Life-saving sartorial advice

Snap-on, snap-off!

Computerworld  |  Shark Tank
Computerworld / IDG

It’s the late 1960s and pilot fish, freshly discharged from the Army, gets his dream job. He’ll be maintaining equipment manufactured by a large computer company. Not to name names, but this company has a strict dress code for men of suit and tie, but to fish, it’s just another uniform; no big deal.

After fish gets his in-house training, he’s assigned to accompany an old-timer who can show him the ropes of working in the real world. And the old-timer has great advice, even about maintaining the uniform. For example, how do you remove grease and ink from those very white shirts?

Oh, says old-timer, you’ll want to lose that very nice tie you’re wearing. Go buy some snap-ons.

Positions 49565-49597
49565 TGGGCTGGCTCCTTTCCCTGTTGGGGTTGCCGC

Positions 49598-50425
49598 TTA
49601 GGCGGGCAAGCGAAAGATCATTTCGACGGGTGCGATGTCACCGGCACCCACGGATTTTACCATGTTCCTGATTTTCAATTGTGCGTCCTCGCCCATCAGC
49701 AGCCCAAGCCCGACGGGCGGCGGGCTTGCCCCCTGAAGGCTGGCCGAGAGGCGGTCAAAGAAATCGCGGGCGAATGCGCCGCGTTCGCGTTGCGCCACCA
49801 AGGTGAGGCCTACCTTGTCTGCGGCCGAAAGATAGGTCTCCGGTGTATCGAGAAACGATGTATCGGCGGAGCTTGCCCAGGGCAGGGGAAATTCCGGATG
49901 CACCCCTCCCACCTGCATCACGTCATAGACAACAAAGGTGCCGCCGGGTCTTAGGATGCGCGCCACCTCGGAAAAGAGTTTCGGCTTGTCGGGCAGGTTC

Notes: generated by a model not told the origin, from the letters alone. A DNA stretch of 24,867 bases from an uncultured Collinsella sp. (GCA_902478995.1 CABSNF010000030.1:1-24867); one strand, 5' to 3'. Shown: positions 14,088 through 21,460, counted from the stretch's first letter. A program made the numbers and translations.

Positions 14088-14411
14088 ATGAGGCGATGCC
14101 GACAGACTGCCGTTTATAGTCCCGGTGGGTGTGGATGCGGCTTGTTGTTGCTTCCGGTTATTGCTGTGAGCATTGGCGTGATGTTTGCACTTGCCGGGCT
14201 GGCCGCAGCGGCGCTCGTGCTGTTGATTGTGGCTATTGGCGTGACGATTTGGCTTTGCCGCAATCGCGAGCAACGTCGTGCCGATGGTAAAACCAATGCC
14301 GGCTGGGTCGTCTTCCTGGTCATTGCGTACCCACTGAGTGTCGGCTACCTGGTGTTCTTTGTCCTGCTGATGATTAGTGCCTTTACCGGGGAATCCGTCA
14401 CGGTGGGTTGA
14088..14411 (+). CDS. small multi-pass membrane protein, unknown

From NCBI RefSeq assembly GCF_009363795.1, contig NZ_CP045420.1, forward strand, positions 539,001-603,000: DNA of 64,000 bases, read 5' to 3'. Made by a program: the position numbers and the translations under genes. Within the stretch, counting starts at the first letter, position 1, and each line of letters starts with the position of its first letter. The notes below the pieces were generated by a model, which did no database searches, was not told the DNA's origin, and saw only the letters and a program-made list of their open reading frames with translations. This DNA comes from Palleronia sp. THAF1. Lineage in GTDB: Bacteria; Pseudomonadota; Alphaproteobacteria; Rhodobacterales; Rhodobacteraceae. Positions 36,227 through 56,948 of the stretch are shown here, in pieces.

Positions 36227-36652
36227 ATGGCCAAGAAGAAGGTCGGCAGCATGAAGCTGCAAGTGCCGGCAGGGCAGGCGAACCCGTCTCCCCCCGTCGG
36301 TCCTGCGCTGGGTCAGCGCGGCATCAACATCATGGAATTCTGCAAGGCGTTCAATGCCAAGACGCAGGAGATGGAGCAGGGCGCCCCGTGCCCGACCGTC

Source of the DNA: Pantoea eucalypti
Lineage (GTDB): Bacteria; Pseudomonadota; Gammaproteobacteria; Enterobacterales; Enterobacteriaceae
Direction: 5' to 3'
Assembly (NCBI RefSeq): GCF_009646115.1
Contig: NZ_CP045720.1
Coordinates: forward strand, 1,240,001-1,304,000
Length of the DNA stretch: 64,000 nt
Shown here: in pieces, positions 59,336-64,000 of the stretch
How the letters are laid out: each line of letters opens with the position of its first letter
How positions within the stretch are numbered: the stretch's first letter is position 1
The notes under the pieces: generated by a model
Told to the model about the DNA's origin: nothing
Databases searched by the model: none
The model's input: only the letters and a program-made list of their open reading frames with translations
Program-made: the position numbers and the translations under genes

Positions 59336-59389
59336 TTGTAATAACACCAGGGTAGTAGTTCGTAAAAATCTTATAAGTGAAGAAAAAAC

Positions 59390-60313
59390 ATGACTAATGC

Fish has never even heard of snap-on ties, but as a trainee whose recent experience has been in a strict command structure, he follows directions, gets some snap-ons, and as he goes off on his own, he uses nothing but. That expensive new tie will just be for special occasions.

It only takes a few weeks for fish to learn the wisdom of the old-timer’s advice. He goes on a call to sort out a malfunctioning card sorter, which he does, and then he leans over it to watch it do its thing. That’s when his tie gets too close to the moving parts. It’s instantly ripped from his neck, and then wraps around the rollers and brings the sorter to a screeching halt.

Fish can’t help but wonder: How ugly was it the day the company’s technicians learned that snap-on ties would be a good idea.

Sharky’s uniform is sweatpants and T-shirts. But no one needs know that when they send me their true tales of IT life at sharky@computerworld.com. You can also subscribe to the Daily Shark Newsletter.

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